the Americans and of course he got a nickname, Comical Ali. What you are


right. As a starting point between Trump and the press, you would think


it would be disastrous, but of course Trump boasts of that, his


millions of Twitter followers, he will carry on with that and he hopes


to community directly with them in a way that combines the traditional


media which has left rates than it used to. Sorry to have Cotten,


Twitter users number about 16% of people in the UK and I guess it is


roughly similar in the USA -- sorry to have cut in. Quite a small


minority of people. The piece that stood out for me today was that long


post put out by the great American elder statesman of American


broadcasting, basically saying that the Washington press corps better


get its act together and that they need to be challenging. If they are


not getting answers from the White House they need to challenge other


Republicans and they need to ask those questions over and over again.


I think a lot of us thought that with Donald Trump's press conference


a couple of weeks ago when he shut down CNN. It was CNN, wasn't it? And


I know it goes against the grain for journalists to band together as


opposed to a skidding each other but the right thing for the next person


to do was to ask this CNN question and if they do not band together it


will be divide and rule -- as opposed to out-scooping each other.


I think a scientist today said journalists need to teach people to


think critically. If you are cut off that is very difficult, as you say,


so it needs to be a collective effort. But it is forensic stuff,


being dog-eared, keep asking that same question. And we are often very


quick to decry war on another type of news organisation, this is fake


news, these ones are OK, this one is bad, but across the board this


morning American broadcast media were criticising, even Fox News,


they were seeing, these are not lies. I wonder how unhelpful the


Buzzfeed reports were, because did into anybody's Hans? He could see it


is fake news put out to discredit me. That does not help of a


journalists, does it? I think you're probably right. To publish those


allegations when he couldn't be proved, yes, it gave him some


ammunition to say, look at this, they cannot prove it. Another thing


that gets to me about today's events, the worrying thing, not


stepping away from his relationship with the press, it is just his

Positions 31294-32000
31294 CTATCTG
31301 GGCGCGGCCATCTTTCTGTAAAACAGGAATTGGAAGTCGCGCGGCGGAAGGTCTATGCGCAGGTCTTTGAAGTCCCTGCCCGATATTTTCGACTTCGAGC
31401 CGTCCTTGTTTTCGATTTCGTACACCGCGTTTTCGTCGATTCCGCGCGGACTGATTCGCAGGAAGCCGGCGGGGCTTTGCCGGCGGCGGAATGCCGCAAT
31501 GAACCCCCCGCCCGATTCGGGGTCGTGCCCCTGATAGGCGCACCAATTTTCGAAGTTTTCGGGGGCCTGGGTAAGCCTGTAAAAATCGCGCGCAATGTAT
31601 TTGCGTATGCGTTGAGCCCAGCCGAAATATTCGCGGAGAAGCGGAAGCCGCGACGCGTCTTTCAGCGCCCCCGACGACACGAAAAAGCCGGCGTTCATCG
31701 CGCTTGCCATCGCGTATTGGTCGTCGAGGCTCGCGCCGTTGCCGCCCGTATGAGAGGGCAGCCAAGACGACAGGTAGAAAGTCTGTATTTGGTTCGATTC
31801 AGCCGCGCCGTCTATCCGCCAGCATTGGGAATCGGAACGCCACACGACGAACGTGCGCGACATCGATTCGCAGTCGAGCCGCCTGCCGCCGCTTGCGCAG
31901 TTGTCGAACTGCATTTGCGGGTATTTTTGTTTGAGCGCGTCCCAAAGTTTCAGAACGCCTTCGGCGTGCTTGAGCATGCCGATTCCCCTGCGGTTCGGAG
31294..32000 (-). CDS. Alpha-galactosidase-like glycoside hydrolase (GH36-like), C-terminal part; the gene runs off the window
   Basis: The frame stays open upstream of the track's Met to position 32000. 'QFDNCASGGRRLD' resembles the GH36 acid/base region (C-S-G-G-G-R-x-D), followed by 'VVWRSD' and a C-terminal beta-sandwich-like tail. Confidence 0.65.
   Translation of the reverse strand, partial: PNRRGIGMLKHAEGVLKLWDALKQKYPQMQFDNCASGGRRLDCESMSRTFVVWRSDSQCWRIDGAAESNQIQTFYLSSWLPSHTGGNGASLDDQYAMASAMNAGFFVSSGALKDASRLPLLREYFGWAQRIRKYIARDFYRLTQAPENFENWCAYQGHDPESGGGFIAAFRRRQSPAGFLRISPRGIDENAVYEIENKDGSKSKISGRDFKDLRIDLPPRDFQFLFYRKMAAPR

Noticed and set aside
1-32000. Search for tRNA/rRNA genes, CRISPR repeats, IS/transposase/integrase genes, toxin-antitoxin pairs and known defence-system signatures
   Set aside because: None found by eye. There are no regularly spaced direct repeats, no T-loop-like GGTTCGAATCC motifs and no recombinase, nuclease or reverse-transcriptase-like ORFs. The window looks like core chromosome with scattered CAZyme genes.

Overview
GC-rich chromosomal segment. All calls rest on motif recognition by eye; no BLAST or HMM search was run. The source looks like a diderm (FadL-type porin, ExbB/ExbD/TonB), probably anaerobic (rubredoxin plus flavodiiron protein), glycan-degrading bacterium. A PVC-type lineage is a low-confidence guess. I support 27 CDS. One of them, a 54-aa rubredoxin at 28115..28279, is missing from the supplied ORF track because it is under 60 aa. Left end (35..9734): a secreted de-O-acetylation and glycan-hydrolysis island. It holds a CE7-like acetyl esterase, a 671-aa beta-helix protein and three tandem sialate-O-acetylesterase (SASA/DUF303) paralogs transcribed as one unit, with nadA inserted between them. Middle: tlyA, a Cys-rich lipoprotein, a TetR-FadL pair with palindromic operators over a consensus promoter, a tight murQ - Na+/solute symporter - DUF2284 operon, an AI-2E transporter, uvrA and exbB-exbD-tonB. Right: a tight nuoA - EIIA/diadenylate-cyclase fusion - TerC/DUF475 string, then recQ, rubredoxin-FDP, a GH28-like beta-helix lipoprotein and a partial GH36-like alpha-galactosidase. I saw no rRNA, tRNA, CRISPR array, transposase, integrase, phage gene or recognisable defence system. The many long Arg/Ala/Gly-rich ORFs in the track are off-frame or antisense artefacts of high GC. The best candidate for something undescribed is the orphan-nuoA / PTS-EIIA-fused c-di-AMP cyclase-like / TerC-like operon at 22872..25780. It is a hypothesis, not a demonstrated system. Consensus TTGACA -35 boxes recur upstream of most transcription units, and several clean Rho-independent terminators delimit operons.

priorities. You mentioned his visit to the CIA yesterday and I read


about that on the way in and of course he has had this bust up with


the intelligence services... He says he holds them in incredibly high


regard. But also it was just a bizarre ramble. The whole speech,


going into... Getting into the crowds, how much they loved him, how


wonderful it was, speaking about the fact it had stopped raining, when it


hadn't... His mindset, it seems to be that, doesn't it, people love me,


a success, fantastic? He is still running a campaign, isn't he?


Instead of focusing on other things. Not realising he has won. Not


governing. Let's look at the Metro. It is interesting how journalists


will have to deal with this new way of governing. The Metro. This is the


claim that Theresa May will say the difficult things she needs to see if


she feels it is appropriate. I'm no Pussycay, challenging things Donald


Trump has said that our offensive. But she has to get the deal for


trade and Nato and the really serious things? Go for it. I was


going to say, I think there are a few things in the question, before


she got to the point where she said she would not be afraid to challenge


Donald Trump. Do we really think she will sit in the Oval Office with


Donald Trump and speak about his misbehaviour? She might do, but the


thing is what we think is a robust sort of approach gets somewhat


piloted in diplomatic language, necessarily, doesn't it? -- gets


somewhat diluted. And we have to bear in mind that Americans think


that about the British anyway. They think we spend our whole time


apologising and drinking tea, that is our whole thing. They basically


think we are Dowton Abbey. So she will be, who, Maggie Smith? A lovely


completely baffling women from another universe as opposed to a


relevant one, our best scenario. Trump said she would be his Margaret


Thatcher. Again, you start to not believe anything in the end. Perhaps


he believes that but the fact of the matter remains we are really little


country in relation to them and they see us as a sort of occasionally


adorable but sometimes irritating, you know, ancient aunt. But we might


be in for a decent trade deal. The Daily Telegraph saying it will open


the door to US jobs? As the door closes on the EU the open on


opportunities in the States? Does my face betray my attitude to that? It


does, I am afraid. Do you know about the chlorine and the chickens? Is


this some sort of code message? LAUGHTER


The myth is the EU did not want, or did not try hard enough to sign a